Slow food is all about choosing your own lifestyle Momo Suzuki, Director of Slow Food Friends Hokkaido
Sapporo is a hub for local produce located close to farm lands as well as the ports, which are both within a 30-minute driving radius of downtown. It is a city where you can indeed enjoy both city and rural life. The growing slow food movement seen in the world today is also quite active in Hokkaido, a treasure trove of food. We sat down to talk with Ms. Momo Suzuki, Director of Slow Food Friends Hokkaido, a food movement organization with over 100 members.
First look at the plate your meal is served on and imagine where the foods came from
“I’m sure many people wonder ‘what is slow food?’ To answer this, first, take a closer look at the plate your meal is served on. Take a moment to consider things like where did the meat come from, who made the bread, where was the wheat in the bread grown, and what was put in the fish paste products. Do this and I’m sure you will notice that there are many foods which we have no idea of how they were made. On the other hand, how would you feel about tomatoes grown by someone you know? You will naturally think about things like ‘perhaps they were picked from that field over there’ or ‘I’d like to preserve the natural environment of farms’, and so forth. You may also become less picky about the appearance of produce that looks less than perfect, and instead feel that the food must not be wasted. I believe, once you get to know where your food comes from, your criteria for choosing foods will also change. When seeing a plate of food in front your eyes, ask yourself if it is something that will nourish both your body and mind.”
Slow Food Life is a book that taught me a lot of important things.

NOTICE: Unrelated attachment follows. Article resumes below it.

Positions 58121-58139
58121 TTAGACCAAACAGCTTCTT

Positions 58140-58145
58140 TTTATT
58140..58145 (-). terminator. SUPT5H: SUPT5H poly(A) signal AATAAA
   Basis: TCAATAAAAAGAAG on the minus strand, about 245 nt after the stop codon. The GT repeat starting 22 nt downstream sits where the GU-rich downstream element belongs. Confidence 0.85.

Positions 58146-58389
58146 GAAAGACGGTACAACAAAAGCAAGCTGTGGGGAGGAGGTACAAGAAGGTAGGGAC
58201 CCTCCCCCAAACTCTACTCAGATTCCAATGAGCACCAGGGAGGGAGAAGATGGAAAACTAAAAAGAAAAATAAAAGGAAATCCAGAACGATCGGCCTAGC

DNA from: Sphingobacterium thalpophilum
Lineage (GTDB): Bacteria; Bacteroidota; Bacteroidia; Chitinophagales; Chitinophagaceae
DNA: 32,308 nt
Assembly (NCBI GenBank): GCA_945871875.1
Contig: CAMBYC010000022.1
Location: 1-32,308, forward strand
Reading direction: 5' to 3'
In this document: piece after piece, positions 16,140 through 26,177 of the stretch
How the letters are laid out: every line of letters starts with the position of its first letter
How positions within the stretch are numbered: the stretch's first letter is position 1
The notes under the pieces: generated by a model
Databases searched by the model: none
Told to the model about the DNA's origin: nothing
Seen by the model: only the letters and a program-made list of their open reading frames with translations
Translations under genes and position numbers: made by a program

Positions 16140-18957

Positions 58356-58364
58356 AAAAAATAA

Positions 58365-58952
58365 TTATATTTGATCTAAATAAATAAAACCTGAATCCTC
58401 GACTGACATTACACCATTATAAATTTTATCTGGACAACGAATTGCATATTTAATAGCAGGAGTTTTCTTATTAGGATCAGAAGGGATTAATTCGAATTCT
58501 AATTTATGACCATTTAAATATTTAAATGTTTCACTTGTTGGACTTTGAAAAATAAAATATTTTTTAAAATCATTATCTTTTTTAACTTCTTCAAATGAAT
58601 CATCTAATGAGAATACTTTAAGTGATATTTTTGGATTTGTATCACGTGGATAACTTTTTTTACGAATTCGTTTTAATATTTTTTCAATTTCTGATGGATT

“Since I have a number of allergies, I’ve always been rather conscious of choosing meals that don’t affect my body, and also conscious of environmental issues like smog. However, I first noticed that everything’s actually related thanks to the book Slow Food Life—From the Dining Table of Italy written by Nanazu Shimamura. After reading this book, I came to the realization that the way we approach our environment, nature, and people—pretty much what we surround ourselves with—is the result of ‘what we choose to eat and how we choose to live’. Since then, I joined Hokkaido Slow Food Friends Obihiro, which hosts members who share an interest in the concept of slow food with the goal of changing their lifestyle through food. As the organization grew, we renamed it Slow Food Friends Hokkaido. The organization now has 45 regional chapters throughout Japan, with Hokkaido being the largest and only one that has over 100 members. Many of our members are famers and producers.”
Our events began with conversations at the dining table that in turn broaden our network.
“Initially, our organization began with conversations over meals. Actually, these gatherings were more like drinking parties (laughs). Conversations at the dinner table included movies we wanted to see and people we wanted to hear speak. These same conversations led us to present a showing of Severn, The Voice of Our Children, a documentary that follows a 12-year old girl who urges the world to stop environmental destruction—perhaps most famous for the line “If you don’t know how to fix it, please stop breaking it!” she uttered at the Earth Summit. Some of our members who raise Tankaku beef or farm kombu kelp taught us the recipe for salmon izushi and octopus izushi, two famous home cooked dishes from Hokkaido that are no longer really made any more. One of the important aspects of the slow food movement is preserving local foods and local food culture together as one.
Sapporo is a hub for all things delicious from Hokkaido. Just a 30-minute drive from downtown and you’ll be in the middle of rolling farmland. There are many chefs here that source their ingredients from local producers and even grown their own produce. If you discover great tasting foods, I encourage you to visit where they are produced or who they are produced by. Meals are a great way of noticing new things.”
In Hokkaido you can go on a drive to buy produce at markets held at roadside stations or at produce stands run by farmers where you can actually see who made these foods. Having producers so close by provides ample choices when it comes to choosing foods to eat. What kind of foods do you want to put on your plate?
Illustrator Director of Slow Food Friends Hokkaido
A Tokyo-born, Yubari-raised illustrator by trade, Ms. Suzuki is also the Director of Slow Food Friends Hokkaido. Her work involves creating illustrations for advertisements, magazines, and packaging. In addition, Ms. Suzuki has published a number of books, including Wakuwaku Oyatsu Teccho (Exciting Snack Recipes), and Minna Daisuki Sapporo no Panyasan (Everyone’s Favorite Sapporo Bakeries).